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Deep Greenwood (Tulsa), Oklahoma (1906–)

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The Greenwood District in Tulsa, Oklahoma, grew into the most famous and prosperous black urban community in the United States during the early 1900s. Dubbed the “Negro Wall Street” by educator Booker T. Washington, this community had a flourishing population that included both a working class and a middle class of prosperous citizens.

After the Civil War, most of the all-black townships that had been established in the United States were located in Indian and Oklahoma Territories. One of those townships, Greenwood, was created in 1906 by one of Tulsa’s earliest pioneers, O.W. Gurley, who had come from Arkansas to Oklahoma in the 1889 Land Rush. A black educator and entrepreneur who gained wealth by speculating in land, Gurley purchased forty acres on the northern outskirts of Tulsa, which itself had been incorporated only eight years earlier in 1898. Gurley sold his land to African Americans who soon developed a small community. Tulsa grew rapidly because of the oil boom in the surrounding countryside and by 1910 annexed Greenwood.

During the first two decades of the twentieth century, Greenwood appealed to African American southerners migrating to the North and West in hopes of escaping the economic and political repression of blacks in the South. Many of them came to Tulsa and soon created a prosperous community in segregated Greenwood.  

According to 1920 city directories, there were 108 black business establishments including two newspapers, 41 groceries and meat markets, 30 cafes and restaurants, and offices for 33 professionals, including 15 physicians and attorneys in Tulsa’s African American community serving the nearly 10,000 residents. Deep Greenwood also had clothing stores, funeral parlors, billiard halls, hotels, barbershops, hairdressers, shoemakers, tailors, nightclubs, and two movie theaters. Because most white establishments refused to serve African Americans, black entrepreneurs held a captive market rich in pent-up demand.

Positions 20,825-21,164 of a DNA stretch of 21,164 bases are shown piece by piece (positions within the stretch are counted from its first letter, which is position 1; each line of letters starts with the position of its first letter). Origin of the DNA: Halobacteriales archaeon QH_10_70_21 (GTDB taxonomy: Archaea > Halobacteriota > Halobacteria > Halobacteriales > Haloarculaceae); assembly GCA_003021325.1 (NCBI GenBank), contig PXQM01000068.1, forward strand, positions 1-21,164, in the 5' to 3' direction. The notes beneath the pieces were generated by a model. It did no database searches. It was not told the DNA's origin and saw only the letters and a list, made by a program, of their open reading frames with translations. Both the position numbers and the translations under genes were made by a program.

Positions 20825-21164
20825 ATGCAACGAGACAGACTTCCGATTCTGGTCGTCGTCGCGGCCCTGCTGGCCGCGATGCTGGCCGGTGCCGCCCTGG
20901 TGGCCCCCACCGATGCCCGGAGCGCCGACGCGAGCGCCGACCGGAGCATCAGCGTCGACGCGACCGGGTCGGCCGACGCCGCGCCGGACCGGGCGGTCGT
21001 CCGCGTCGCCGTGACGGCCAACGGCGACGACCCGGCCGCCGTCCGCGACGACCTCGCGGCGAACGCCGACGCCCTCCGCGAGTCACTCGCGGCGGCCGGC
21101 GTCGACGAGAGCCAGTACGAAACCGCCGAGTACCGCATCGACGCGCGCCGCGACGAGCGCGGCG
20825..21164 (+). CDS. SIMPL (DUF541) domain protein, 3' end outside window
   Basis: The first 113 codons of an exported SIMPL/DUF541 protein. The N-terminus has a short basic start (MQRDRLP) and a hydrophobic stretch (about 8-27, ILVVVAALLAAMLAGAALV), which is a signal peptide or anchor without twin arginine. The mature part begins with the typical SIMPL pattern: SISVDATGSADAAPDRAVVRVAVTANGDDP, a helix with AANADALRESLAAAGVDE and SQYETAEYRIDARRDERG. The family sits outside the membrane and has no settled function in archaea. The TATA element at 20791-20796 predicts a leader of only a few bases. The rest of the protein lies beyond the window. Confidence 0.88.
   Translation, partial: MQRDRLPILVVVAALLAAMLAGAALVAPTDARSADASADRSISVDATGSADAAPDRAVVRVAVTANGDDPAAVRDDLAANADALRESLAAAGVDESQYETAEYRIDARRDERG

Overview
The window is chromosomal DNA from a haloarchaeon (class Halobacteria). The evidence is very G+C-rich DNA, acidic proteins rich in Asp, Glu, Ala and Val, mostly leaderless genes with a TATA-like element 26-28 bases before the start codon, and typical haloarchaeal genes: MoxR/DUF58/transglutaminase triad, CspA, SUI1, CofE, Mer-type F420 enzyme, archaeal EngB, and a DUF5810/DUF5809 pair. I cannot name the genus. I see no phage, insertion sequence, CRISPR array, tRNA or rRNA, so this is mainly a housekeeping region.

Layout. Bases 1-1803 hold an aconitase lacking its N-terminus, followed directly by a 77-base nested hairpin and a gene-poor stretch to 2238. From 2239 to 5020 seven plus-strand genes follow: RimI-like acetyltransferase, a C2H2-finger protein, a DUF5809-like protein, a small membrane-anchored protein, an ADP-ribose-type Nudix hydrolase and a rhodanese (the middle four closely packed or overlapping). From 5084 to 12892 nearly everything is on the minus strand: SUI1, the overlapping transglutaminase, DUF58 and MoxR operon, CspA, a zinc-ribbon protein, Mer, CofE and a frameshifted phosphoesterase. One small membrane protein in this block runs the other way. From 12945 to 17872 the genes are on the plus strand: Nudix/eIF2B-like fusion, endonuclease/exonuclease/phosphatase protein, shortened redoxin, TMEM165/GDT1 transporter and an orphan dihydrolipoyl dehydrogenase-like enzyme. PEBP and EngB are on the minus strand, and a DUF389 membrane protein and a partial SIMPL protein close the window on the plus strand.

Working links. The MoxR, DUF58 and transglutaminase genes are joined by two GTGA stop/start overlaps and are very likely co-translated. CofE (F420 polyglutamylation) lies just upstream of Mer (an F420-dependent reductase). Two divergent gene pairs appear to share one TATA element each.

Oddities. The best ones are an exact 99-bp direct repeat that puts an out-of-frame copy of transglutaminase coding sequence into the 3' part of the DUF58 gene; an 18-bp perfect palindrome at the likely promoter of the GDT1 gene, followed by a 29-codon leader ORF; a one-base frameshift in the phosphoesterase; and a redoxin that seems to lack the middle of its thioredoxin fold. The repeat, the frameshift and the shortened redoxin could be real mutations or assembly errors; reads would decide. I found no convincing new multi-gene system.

By 1920, the black “Wall Street” also had twenty-two churches and was a center for jazz and blues music. It was the place where a young Count Basie first encountered big-band jazz. The schools in Greenwood were described as exceptional compared to those in the “white” areas of town. Deep Greenwood, as it was now often called, was further advanced economically than some of the white areas of Tulsa.  

On May 31, 1921, the Tulsa Riot nearly put an end to the thriving district. An estimated three hundred black men, women, and children were killed and thousands severely injured. Most of the thirty-five square blocks of Greenwood, both businesses and residential neighborhoods, were destroyed by white rioters and nearly ten thousand African Americans, virtually the entire black population of Tulsa, was left homeless.

After the destruction of Greenwood, the city of Tulsa denied aid to the survivors of the riot. However, the African American businessmen and residents of Greenwood took it upon themselves to rebuild their community, using their own resources and help sent from across the United States. By the summer of 1922, more than eighty businesses were again up and running.

The Tulsa Riot of 1921, although a major setback for Greenwood, was not the event that caused the decline in Deep Greenwood’s economy. The national Civil Rights movement of the early 1960s eventually led to Civil Rights Act of 1964.  As African Americans began to use businesses and accommodations throughout Tulsa and move throughout the city, the Greenwood businesses began to decline. Urban renewal and freeway construction in Tulsa in the 1960s and 1970s accelerated that process.  

Today, Urban Renewal bulldozers have flattened much of Greenwood. However in 1965, Edward Goodwin Sr., founder of The Oklahoma Eagle newspaper, opted to purchase a few spared blocks of land in order to preserve some of Greenwood’s history. Building the Greenwood Cultural Center and rehabilitating the block of land has led to a new life for the district. The Cultural Center has hosted eight Jazz and Juneteenth festivals, and helped to not only reintroduce the community’s culture but also spread the history of Greenwood.

Sources:
Scott Ellsworth, Death in a Promised Land: The Tulsa Race Riot of 1921 (Baton Rouge: Louisiana State University Press, 1982); Brandon Weber, “Ever Heard Of ‘Black Wall Street’?” Progressive Inc., http://www.progressive.org/news/2016/02/188570/ever-heard-%E2%80%98black-wall-street%E2%80%99; “Black Wall Street: The True Story,” Black Holocaust Society Inc., http://www.blackwallstreet.freeservers.com/The%20Story.htm; Greenwood Cultural Center, http://www.greenwoodculturalcenter.com/black-wall-street; “Black Wall Street – The Tulsa “Riot” of 1921,” Education for Life Academy, http://www.educationforlifeacademy.com/Black_Wall_Street_Study_Guide_EFLA.pdf; J. Kavin Ross, “A Conspiracy Of Silence,” This Land, http://thislandpress.com/2011/09/06/a-conspiracy-of-silence/; Dan Rutherford, “The Glory of Greenwood,” BH Media Group, Inc., http://www.tulsaworld.com/archives/the-glory-of-greenwood/article_75801376-0fc8-5525-aeb3-3eb1d6bc1256.html.

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University of Washington, Seattle

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